Liberation, however, was effectively de-radicalized by forces that shifted their politics towards a rights-based movement. What had begun as a retaliation against police brutality at Stonewall in New York and the Compton Cafeteria in San Francisco, and a broader resistance to heteropatriarchal society, would eventually dissolve into a relatively homogeneous and obedient liberal political body seeking recognition and rights from the state. To understand why and how the history of a queer rebellion eventually collided and colluded with capitalism and colonialism in a Canadian context, gradually woven into a national narrative of tolerance, it is helpful to analyze the very social fabric of Canada itself.
The Canadian progress narrative
The modern myth of progress in Canada, or the Canadian dream, is predicated on the fallacy that all individuals are given equal opportunity to prosper in a multicultural and egalitarian society. Yet the uncomfortable truth is that Canada, like the United States of America, is a settler-colonial occupation on lands that either remain unceded or were stolen away from Indigenous nations through treaties written primarily by English speaking colonizers. Inequality not only lies in the disparaging difference between settler populations (white and immigrant) populations and Indigenous people, but also the uneven distribution of wealth along class lines. In order to rationalize the concentration of wealth amongst an elite class in our societies, a “productive citizen” narrative has been constructed in order to make poverty into an individual issue. One simply has to work hard to achieve comfort. What goes constantly ignored in this narrative is that the privilege of settlerhood and Canadian citizenship, as well as class mobility, comes at the expense of dispossession. Canada relies on the cooperation of its citizens to enact this violence by turning Indigenous economies into capitalist ones open to resource exploitation and the forces of the free market. In recent decades, Gay cooperation has played an important but under-examined role in creating, legitimizing and sustaining the occupation of Canada.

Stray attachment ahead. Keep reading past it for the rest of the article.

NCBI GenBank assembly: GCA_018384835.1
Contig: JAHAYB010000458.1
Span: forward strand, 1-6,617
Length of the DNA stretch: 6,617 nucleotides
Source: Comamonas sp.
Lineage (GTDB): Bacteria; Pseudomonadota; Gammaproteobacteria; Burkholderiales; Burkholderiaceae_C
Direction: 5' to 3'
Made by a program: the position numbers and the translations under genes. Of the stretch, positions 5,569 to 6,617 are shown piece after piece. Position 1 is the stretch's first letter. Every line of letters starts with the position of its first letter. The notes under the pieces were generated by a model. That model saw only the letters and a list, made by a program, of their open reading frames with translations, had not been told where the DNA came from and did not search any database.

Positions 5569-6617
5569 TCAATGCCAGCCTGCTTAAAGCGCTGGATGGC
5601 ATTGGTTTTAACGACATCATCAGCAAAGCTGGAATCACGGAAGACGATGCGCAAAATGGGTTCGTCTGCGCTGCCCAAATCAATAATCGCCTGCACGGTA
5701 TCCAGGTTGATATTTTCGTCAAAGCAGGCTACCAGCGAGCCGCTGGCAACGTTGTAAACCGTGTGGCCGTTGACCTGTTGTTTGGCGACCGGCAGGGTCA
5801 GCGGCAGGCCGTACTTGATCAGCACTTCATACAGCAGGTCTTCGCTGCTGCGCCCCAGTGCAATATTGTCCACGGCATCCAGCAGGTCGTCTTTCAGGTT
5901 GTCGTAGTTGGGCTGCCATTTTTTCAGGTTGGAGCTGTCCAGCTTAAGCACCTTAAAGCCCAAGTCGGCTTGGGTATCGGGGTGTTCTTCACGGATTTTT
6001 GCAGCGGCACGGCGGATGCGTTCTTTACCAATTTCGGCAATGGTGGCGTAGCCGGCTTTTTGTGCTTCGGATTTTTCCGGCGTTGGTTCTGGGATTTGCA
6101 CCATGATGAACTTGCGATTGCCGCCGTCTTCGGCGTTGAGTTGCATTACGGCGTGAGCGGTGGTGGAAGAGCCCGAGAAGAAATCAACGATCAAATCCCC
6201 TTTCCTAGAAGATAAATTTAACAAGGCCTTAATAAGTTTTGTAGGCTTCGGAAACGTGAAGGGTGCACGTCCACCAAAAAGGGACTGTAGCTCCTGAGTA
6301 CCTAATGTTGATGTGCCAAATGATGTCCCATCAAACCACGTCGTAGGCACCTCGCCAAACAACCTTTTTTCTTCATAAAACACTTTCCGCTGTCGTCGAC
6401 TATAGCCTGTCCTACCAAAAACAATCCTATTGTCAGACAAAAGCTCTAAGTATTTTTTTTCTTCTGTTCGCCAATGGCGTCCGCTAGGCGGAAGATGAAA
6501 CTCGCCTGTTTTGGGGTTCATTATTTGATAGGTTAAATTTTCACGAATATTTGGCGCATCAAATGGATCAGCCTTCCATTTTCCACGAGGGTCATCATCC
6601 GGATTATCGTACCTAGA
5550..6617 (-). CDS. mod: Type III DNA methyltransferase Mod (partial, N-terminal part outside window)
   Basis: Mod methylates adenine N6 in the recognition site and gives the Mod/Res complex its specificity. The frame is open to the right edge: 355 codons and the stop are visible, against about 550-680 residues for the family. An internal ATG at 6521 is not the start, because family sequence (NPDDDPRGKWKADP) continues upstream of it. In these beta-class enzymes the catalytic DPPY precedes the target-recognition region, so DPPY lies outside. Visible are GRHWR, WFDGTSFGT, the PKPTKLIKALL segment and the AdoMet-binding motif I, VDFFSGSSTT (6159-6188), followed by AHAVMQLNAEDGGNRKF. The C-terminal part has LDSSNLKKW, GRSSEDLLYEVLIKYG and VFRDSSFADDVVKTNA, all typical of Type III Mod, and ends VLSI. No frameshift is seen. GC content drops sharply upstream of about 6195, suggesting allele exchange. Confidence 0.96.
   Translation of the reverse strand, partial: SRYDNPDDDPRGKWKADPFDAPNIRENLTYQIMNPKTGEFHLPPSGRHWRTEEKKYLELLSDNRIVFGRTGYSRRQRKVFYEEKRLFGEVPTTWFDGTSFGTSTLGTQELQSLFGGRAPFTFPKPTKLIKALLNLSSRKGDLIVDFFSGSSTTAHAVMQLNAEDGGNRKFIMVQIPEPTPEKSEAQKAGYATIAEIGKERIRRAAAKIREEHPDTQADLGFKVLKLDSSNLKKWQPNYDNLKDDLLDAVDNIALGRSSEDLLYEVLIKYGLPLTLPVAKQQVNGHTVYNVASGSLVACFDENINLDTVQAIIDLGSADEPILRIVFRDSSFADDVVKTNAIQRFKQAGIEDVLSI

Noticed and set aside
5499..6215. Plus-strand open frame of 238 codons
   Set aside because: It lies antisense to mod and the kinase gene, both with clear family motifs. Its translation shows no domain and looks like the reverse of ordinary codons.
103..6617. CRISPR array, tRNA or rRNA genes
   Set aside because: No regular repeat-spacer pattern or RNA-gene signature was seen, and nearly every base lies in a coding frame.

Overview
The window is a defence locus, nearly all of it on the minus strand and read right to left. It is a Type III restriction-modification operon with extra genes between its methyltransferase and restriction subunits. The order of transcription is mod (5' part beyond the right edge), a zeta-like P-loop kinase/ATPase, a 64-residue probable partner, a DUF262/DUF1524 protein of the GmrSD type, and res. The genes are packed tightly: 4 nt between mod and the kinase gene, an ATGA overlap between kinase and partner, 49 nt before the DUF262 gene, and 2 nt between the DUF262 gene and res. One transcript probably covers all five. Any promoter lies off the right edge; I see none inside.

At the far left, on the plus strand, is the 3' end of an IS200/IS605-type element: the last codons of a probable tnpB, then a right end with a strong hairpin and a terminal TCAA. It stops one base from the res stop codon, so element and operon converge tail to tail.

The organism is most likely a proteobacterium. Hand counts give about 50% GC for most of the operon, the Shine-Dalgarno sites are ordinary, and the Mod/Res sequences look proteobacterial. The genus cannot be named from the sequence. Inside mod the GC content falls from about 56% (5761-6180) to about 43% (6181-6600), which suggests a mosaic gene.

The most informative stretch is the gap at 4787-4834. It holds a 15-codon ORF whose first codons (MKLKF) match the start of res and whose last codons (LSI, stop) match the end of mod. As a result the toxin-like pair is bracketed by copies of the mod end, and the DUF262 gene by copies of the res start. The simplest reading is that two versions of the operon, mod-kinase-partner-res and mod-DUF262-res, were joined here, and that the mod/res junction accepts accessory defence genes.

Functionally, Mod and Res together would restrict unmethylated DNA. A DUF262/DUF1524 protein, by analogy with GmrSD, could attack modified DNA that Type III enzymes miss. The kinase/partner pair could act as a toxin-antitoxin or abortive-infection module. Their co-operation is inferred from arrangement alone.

In 1967, one hundred years after confederation, Pierre Trudeau and his Liberal government invited homosexuals into the ever-expanding folds of the nation by declaring that, “there’s no place for the state in the bedrooms of the nation.” Trudeau specified that he believed that the introduction of the Criminal Law Amendment Act, which decriminalized sexual acts between consenting men, would bring Canada up to speed with “civilized society.” Up until this point, the homosexual in many parts of the western colonial heteropatriarchal society had been criminalized and was seen as a threat to the reproduction of labor under capitalism. Suddenly he was being reconceived as a “citizen,” and therefore someone who could at least potentially be neoliberalized and used in favor of imperial expansion.